I have an interview coming up for a place on PGCE Primary course. Part of the interview will involve me completing a two minute unscripted presentation on ''a current educational issue involvng teachers today.'' Now, I'm unsure whether to go down the avenue of talking about problems in the classroom such as misbehaving children, teaching children with different abilities/backgrounds etc or whether I should talk more on political issues, like government funding cuts etc and how they will affect education. Can anyone offer me any advice on what route they think this presentation is asking me to take? Seeing as it states 'an issue' and not 'issues' as a plural, I want to ensure I give the best possible answer I can.


As you are going for primary what about the teaching of reading and the debate (or not) surrounding phonics? That is a current issue that the gov has decided on (phonics) but still has controversy attached to it in the classroom. http://www.tes.co.uk/article.aspx?storycode=6063585 http://www.tes.co.uk/article.aspx?storycode=6021536 http://www.bbc.co.uk/news/education-12249654 James
Answered by: James_Williams
I've just had my interview (April) and this is one thing that I was so worried about. I'm really passionate about creativity in the classroom as I am a drama student but I wasn't sure if this would be considered as an issue or not. After reading forum after forum I decided to go with my gut feeling and base it on creativity in the classroom. I was so surprised when I got there, one of the men in my group based his on technology in primary schools eg use of computers and touch screen white boards etc, another focused on the use of the child's voice in the classroom for example self evaluation and the other man did a presentation on free schools. The thing is if everyone based their presentation on something in the news there wouldn't be much variety and the lady who sat in and observed our presentations and discussion seemed impressed by the diversity of our subjects. I obviously can't account for every training provider but I can certainly account for Southampton. At the end of the day I believe it's best to do something that you're passionate about as this will come across as you're delivering, they're not necessarily looking at what you're presenting but how you are presenting it (I got some advice from www.prospects.ac.uk), that's my experience of it anyway. I hope this helps Sarah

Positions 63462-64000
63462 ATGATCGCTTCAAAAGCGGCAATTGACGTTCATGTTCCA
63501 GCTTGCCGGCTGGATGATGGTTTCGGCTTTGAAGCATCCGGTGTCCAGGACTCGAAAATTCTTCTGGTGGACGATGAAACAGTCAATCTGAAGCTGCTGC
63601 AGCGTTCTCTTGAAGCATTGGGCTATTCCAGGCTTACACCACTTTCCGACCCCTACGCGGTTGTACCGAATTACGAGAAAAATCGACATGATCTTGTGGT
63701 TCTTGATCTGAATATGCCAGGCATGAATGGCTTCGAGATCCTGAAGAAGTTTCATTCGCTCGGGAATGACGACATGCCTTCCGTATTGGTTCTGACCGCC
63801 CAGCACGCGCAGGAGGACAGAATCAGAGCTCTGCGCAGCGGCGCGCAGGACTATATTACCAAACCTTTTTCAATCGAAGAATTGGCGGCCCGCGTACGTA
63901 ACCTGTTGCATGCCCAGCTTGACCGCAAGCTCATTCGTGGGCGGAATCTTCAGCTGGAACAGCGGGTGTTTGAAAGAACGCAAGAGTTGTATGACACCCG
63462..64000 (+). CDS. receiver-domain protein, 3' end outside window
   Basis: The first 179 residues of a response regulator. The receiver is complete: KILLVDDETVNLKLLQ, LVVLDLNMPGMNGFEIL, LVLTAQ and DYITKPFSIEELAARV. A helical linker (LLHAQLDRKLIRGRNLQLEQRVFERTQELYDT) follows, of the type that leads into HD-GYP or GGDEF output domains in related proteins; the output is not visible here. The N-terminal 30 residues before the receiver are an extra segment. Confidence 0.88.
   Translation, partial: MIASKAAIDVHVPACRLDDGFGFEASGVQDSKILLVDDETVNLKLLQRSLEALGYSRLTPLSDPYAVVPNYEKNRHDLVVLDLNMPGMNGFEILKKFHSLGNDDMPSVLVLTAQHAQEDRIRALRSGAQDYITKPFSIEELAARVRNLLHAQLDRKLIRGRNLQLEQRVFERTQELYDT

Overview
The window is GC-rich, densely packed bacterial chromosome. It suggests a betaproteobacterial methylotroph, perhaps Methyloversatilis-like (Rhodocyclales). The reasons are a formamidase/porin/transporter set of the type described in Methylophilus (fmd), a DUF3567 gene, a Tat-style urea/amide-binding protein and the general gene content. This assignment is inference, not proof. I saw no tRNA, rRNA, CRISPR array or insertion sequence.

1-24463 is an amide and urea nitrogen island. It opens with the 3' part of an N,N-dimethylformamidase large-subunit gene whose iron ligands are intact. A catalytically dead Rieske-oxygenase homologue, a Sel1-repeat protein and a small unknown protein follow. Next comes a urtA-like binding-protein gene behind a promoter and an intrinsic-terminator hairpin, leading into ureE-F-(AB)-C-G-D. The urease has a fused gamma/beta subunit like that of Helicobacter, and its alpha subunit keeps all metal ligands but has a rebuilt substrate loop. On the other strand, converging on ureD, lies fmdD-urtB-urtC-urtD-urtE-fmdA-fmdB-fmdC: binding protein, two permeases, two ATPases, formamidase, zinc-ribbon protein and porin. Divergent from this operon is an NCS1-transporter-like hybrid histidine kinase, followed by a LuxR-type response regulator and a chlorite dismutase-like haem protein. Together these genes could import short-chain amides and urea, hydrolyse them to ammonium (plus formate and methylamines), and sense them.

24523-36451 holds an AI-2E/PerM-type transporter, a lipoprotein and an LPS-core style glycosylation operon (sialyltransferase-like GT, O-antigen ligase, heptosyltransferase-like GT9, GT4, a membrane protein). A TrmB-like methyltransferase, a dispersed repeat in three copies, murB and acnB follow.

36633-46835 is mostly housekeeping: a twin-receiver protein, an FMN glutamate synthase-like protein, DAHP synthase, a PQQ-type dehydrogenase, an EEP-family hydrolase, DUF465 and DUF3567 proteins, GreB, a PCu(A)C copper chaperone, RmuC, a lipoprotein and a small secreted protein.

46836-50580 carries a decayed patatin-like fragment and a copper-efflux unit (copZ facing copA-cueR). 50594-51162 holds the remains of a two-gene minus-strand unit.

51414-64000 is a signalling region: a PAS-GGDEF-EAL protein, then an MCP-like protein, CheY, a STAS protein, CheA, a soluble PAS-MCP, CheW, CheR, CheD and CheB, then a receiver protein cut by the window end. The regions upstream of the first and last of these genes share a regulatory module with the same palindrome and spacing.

Answered by: SJRose23